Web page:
December 2, 2019: Ready for a digital science project that shows the land like no other. Create experiments that will blow student’s minds!

A promise is a promise! If you were patient enough to watch the full Glashan School feature (Jump to 29:45), you saw that one of the science digital tools that made students love to involve in deep learning is the Augmented Reality Sandbox. The AR Sandbox combines 3D visualization applications with a hands-on sandbox exhibit to teach earth science concepts. The sandbox allows users to create digital topography models by shaping real sand, which is then augmented in real-time by an elevation color map, topographic contour lines, and simulated water. The system teaches geographic, geologic, and hydrologic concepts such as how to read a topography map, the meaning of contour lines, watersheds, catchment areas, levees, and so much more!

This digital technology project of augmented reality is the perfect tool to engage in deep learning and inquire about geographical matters and how changes occur in the land. AR Sandbox is the result of an NSF-funded project on informal science education for freshwater lake and watershed science developed by the UC Davis’ W.M. Keck Center for Active Visualization in the Earth Sciences (KeckCAVES), together with the UC Davis Tahoe Environmental Research Center, Lawrence Hall of Science, and ECHO Lake Aquarium and Science Center. All of the technical information you need, including computer details, video card information, and downloadable programs are available here: AR Sandbox- Build Your Own. For step by step instructions watch the following video.

The video is presented by Craig Beals where he demonstrates how to build the AR Sandbox in his YouTube channel Beals Science. The white sand will act as a projector screen and the topographic map image is projected on the surface. An XBOX Kinect is positioned to read the contours of the sand and draw new topographic lines according to how the sand is moved. This augmented reality sandbox will blow your mind! In his blog page, Beals Science, you can find more detailed instructions. To view the post, click here. was created as a place to share science experiments and digital lessons to help inspire the next generation of dreamers, thinkers, and doers! Craig Beals is a passionate teacher and curious explorer of all things named Montana Teacher of the Year in 2016. He was awarded the Teaching Excellence by the National Education Association Award as well. With degrees in Biology, Broadfield Science and a Masters in Zoology, science has always been his passion. In the following video, he shows us how to make an easy, DIY, and environmentally conscious experiment, “How to Make Edible Water Bottles!”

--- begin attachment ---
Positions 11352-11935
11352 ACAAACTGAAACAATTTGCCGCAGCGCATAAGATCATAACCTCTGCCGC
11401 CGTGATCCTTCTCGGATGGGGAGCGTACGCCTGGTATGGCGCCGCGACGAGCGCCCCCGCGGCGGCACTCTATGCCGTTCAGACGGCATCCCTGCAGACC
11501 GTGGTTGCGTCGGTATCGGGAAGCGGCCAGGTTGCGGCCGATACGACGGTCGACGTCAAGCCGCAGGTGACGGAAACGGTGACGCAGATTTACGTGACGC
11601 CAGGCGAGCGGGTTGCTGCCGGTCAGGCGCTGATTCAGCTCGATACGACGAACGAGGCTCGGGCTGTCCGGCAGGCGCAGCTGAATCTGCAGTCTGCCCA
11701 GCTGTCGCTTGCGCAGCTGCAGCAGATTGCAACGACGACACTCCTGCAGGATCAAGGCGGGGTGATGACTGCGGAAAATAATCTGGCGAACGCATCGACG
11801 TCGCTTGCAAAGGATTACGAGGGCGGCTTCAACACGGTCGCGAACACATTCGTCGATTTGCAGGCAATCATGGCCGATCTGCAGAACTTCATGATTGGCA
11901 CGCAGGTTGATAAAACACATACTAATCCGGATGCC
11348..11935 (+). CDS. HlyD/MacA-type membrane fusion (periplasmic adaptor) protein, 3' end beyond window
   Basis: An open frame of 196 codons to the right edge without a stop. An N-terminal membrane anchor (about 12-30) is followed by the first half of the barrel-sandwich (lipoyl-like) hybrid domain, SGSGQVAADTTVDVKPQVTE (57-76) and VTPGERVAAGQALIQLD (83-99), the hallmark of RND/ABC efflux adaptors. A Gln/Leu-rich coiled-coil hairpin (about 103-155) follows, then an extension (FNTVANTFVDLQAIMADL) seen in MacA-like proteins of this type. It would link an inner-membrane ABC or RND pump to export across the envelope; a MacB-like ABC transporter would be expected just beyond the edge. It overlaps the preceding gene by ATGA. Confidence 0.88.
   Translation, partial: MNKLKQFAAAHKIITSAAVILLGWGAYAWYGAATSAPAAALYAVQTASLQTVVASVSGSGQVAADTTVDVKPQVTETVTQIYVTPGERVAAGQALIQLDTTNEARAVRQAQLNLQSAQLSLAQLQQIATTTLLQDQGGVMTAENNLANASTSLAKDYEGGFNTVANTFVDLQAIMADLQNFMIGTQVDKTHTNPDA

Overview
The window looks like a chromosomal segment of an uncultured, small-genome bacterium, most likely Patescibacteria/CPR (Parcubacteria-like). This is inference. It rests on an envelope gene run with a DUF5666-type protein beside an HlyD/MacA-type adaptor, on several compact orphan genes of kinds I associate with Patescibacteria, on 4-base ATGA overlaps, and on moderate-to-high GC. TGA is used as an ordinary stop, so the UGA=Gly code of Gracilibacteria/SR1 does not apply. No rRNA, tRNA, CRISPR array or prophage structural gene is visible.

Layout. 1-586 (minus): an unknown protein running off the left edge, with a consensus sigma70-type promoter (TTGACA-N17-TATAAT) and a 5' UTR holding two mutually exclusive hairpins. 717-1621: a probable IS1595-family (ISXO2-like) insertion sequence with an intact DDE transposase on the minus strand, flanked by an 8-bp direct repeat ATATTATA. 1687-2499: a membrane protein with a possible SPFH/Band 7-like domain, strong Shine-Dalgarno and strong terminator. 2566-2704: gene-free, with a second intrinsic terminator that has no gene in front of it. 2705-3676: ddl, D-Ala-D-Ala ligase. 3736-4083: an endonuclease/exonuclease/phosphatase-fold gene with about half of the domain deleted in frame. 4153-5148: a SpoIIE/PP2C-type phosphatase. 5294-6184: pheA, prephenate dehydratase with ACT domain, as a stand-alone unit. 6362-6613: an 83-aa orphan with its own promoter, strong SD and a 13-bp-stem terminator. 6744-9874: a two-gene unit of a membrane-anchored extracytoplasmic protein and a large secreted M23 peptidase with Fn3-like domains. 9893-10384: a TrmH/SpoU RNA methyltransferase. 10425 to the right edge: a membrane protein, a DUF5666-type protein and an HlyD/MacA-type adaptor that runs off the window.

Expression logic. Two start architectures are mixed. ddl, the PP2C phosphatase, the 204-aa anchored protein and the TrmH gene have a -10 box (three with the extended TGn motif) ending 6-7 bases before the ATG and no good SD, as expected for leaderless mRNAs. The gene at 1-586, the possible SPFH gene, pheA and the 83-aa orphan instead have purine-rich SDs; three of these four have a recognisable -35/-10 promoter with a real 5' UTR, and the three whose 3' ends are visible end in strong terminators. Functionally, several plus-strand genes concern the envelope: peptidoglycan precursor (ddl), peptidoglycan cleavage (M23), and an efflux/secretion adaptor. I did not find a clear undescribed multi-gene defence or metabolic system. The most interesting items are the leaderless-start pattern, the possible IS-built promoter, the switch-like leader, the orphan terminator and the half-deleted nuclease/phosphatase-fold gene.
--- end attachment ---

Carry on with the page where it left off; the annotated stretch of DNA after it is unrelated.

As a science teacher, Craig Beals has come to understand the importance of technology to foster relationships with his students, he believes this to be the most important part of education. In his TEDx Talk: Can technology (re) humanize us? He explains how compassion and kindness go a long way and using technology to show caring not just learning, changed his whole perception of how to teach. This type of thinking aligns with Indigenous knowledge views, relationships should be based on reciprocal care and respect between all beings. Those relationships include non-human beings that sustain our life. In the following TEDx Talk, ’Qátuw̓as Jessica Brown explains the importance of practical relationships with place, in her case, with the Oceans. ’Qátuw̓as was raised in the Heiltsuk community of Bella Bella located on the central coast of B.C., in the heart of the Great Bear Rainforest. She is proud of her Heiltsuk and Nuu-chah-nulth roots, which continue to ground her in her work as Indigenous Community Liaison with Ocean Networks Canada. Watch below how she explores the idea of putting nature in the center of science and embracing the culture of our place.

’Qátuw̓as is working to bridge Western science and Indigenous knowledge through her active engagement with coastal Indigenous communities on topics of ocean observing systems, climate change, and the changing ocean. She also works with other members of the Learning and Engagement Team to bring Indigenous perspectives into both ocean science procedures and ocean science learning materials. With the AR Sandbox, we can easily explore the relationship with our place and teach Indigenous knowledge through technological advancements. AR Sandbox Educator Resources is the digital resources webpage that will help teachers maximize the sandbox’s use within their lessons. One of the lessons you can find is Shaping Watersheds, which explains how to use the sandbox to learn the import relationship we all have with the flow of water.